Semantic Enrichment of Cultural Heritage content in PATHS
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Semantic Enrichment of Cultural Heritage content in PATHS

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Semantic Enrichment of Cultural Heritage content in PATHS, report by Mark Stevenson and Arantxa Otegi with Eneko Agirre, Nikos Aletras, Paul Clough, Samuel Fernando and Aitor Saroa. ...

Semantic Enrichment of Cultural Heritage content in PATHS, report by Mark Stevenson and Arantxa Otegi with Eneko Agirre, Nikos Aletras, Paul Clough, Samuel Fernando and Aitor Saroa.

The aim of the PATHS project is to enable exploration and discovery within cultural heritage collections. In order to support this the project developed a range of enrichment techniques which augmented these collections with additional information to enhance the users’ browsing experience. One of the demonstration systems developed in PATHS makes use of content from Europeana. This document summarises the semantic enrichment techniques developed in PATHS, with particular reference to their application to the Europeana data.

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Semantic Enrichment of Cultural Heritage content in PATHS Semantic Enrichment of Cultural Heritage content in PATHS Document Transcript

  • Personalised access to cultural heritage spaces Semantic Enrichment of Cultural Heritage Content in PATHS Authors: Mark Stevenson and Arantxa Otegi with Eneko Agirre, Nikos Aletras, Paul Clough, Samuel Fernando and Aitor Soroa. www.paths-project.eu   PATHS  is  funded  by  the  European  Commission  FP7  programme  under  Digital  Libraries  and  Digital  Preservation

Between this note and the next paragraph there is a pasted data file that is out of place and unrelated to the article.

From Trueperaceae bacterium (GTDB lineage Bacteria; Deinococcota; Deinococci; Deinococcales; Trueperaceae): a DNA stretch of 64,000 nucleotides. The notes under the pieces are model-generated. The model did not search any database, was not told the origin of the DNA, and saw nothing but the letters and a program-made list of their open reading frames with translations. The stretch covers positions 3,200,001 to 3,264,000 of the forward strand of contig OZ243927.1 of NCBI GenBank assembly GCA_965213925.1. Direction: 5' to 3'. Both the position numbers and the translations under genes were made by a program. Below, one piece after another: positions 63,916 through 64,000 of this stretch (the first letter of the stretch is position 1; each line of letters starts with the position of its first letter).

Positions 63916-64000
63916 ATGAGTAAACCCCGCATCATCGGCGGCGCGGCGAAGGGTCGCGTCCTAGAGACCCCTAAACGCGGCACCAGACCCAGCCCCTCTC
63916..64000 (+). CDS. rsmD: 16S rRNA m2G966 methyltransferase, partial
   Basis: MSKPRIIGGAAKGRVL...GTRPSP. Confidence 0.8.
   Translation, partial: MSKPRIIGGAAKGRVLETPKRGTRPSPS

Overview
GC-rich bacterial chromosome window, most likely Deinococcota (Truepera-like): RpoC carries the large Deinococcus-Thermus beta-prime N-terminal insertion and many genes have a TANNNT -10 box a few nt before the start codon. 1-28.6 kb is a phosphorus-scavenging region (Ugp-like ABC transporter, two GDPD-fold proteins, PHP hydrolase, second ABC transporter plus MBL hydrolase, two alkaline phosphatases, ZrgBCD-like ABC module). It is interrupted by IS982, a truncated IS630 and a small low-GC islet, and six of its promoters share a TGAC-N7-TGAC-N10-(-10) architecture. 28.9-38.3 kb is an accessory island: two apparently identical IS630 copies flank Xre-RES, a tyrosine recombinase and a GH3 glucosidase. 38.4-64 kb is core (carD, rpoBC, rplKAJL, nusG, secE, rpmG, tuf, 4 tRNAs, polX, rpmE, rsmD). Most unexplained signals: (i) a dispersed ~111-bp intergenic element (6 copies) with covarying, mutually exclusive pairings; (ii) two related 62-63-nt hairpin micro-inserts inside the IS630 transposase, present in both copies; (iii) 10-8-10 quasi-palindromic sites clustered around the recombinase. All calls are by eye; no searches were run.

• Semantic Enrichment of Cultural Heritage Content in PATHS Mark Stevenson and Arantxa Otegi with Eneko Agirre, Nikos Aletras, Paul Clough, Samuel Fernando and Aitor Soroa. Introduction The aim of the PATHS project is to enable exploration and discovery within cultural heritage collections. In order to support this the project developed a range of enrichment techniques which augmented these collections with additional information to enhance the users’ browsing experience. One of the demonstration systems developed in PATHS makes use of content from Europeana. This document summarises the semantic enrichment techniques developed in PATHS, with particular reference to their application to the Europeana data. Further details are available in project deliverables and associated publications, details of which are provided below. Data The PATHS system makes use of three collections from Europeana: 1) CultureGrid, 2) Cervantes Biblioteca Virtual Miguel De Cervantes and 3) The Biblioteca Nacional de Espana. These collections were chosen since they contain meta-data in the two languages being explored in the PATHS project (English and Spanish) in addition to containing a reasonable number of items. Motivation for Semantic Enrichment Analysis of the three data sets revealed that adding additional information would support exploration and discovery in Europeana and would also be helpful for interpretation of the items within them. In particular, two issues with the meta-data were identified: • Limited information. Many of the items have only limited information associated with them, for example a single word title and no description. • Incomaptible indexing schemes. Items in Europeana are indexed using a range of hierarchical structure (e.g. Library of Congress Subject Headings and the Art and Architecture Thesaurus) which are not compatible. In addition, many items are not indexed at all. Consequently there is no single index that covers all items, even for a single language. PATHS  is  funded  by  the  European  Commission  FP7  programme  under  Digital  Libraries  and  Digital  Preservation